Take a bearing on your map in the desired direction of travel
Now that you have identified your position on the map, you can start to look at the direction your group was, or is now planning to travel. Take this bearing on your map by aligning the baseplate edge between your two points, keeping the direction of travel arrows facing away from your current position and towards your desired position. Slowly rotate the compass housing until the meridian lines, NOT the magnetic needle, are parallel to the grid lines on your map. The degree reading at your compass index line is now your desired bearing to follow in the field.
Search the map for boundary lines, topographical features that lie in, and preferably perpendicular to, your direction of travel
One of the best ways to arrive at an identifiable landmark, even in the confusion of low visibility, is to establish a baseline, or landmark feature that extends considerably past where you expect to travel. In our group descent from the foggy highlands of the Long Range, we were able to identify a stream that ran for several miles perpendicular to our westward heading. Even if our map and compass skills lead us several degrees astray, in either direction, we would still hit this stream, and instantly know where we were. This same principle could be applied to a fire road or mountain ridge.
Follow your bearing
It’s now time to put your map work, and new navigational skills to use…confidently move into that grey depth! Stand with your compass just above waist height, and with your bearing set at the index line. You will now rotate your entire body with the compass until the magnetic needle is aligned with the orienting arrow. Be sure that you have already made the correct declination adjustment if your compass has this feature, or that you are prepared to add/subtract the necessary degrees of declination for your area. Once aligned, the direction of travel lines (usually two parallel arrows extending from the compass housing down the baseplate) are now pointing in the direction you need to travel.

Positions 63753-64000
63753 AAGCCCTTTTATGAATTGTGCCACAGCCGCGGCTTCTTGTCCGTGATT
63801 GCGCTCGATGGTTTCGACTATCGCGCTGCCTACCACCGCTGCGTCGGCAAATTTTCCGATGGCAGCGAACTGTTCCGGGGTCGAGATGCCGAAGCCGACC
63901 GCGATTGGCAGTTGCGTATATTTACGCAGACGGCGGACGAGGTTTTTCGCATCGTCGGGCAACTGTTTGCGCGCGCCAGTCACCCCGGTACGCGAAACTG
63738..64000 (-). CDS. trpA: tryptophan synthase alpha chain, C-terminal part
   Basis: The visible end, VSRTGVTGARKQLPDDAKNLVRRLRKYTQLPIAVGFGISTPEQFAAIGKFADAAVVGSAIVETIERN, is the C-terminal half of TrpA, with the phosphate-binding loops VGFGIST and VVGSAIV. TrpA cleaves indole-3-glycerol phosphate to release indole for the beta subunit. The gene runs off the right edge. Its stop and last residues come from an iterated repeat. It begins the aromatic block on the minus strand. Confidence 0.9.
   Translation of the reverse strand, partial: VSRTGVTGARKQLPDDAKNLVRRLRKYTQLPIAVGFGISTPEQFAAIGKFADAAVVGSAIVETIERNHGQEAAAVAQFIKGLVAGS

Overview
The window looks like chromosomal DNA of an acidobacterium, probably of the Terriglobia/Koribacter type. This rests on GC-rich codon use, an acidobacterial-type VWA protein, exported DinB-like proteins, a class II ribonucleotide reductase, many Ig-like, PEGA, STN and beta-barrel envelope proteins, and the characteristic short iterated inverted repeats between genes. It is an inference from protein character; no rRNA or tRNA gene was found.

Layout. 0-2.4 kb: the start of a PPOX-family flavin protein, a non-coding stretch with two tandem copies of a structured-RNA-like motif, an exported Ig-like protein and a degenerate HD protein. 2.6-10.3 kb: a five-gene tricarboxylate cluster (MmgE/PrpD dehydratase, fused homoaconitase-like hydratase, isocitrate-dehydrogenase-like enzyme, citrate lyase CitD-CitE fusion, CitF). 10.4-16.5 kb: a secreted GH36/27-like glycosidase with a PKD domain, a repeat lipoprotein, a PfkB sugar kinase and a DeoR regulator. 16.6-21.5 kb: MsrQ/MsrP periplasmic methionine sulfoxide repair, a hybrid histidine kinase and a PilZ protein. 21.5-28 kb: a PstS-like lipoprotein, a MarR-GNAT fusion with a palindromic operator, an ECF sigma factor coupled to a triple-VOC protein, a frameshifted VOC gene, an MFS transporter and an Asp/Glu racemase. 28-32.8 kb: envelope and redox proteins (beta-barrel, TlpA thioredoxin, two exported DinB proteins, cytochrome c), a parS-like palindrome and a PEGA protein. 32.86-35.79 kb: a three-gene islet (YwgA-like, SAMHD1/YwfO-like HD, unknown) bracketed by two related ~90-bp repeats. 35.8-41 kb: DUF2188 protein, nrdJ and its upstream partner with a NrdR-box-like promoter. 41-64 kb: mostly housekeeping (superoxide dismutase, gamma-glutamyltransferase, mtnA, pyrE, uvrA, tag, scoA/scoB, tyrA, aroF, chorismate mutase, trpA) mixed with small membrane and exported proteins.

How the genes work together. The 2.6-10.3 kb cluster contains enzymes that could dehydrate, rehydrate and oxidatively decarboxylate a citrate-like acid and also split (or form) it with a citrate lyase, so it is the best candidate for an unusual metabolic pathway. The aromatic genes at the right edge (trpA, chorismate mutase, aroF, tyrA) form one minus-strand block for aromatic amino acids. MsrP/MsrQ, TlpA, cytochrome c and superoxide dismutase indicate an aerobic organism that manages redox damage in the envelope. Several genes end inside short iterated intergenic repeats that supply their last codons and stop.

You can now attempt to sight an object, a tree or a rock that may be visible, on that heading. Once you arrive at this object, you can simply pull out the compass again, and continue the process over again. If visibility is bad enough, you may have to hold the compass while moving to ensure that the group maintains the proper heading as you travel.
Keep in mind that sound map and compass skills will never go out of style, and that their development will only come with great practice and experience. Always try new navigation techniques in an area you know well, before relying on them out in the wild. This article is only one small example of how you might use a map and compass, but it could be the needed trick next time mother nature makes travel difficult.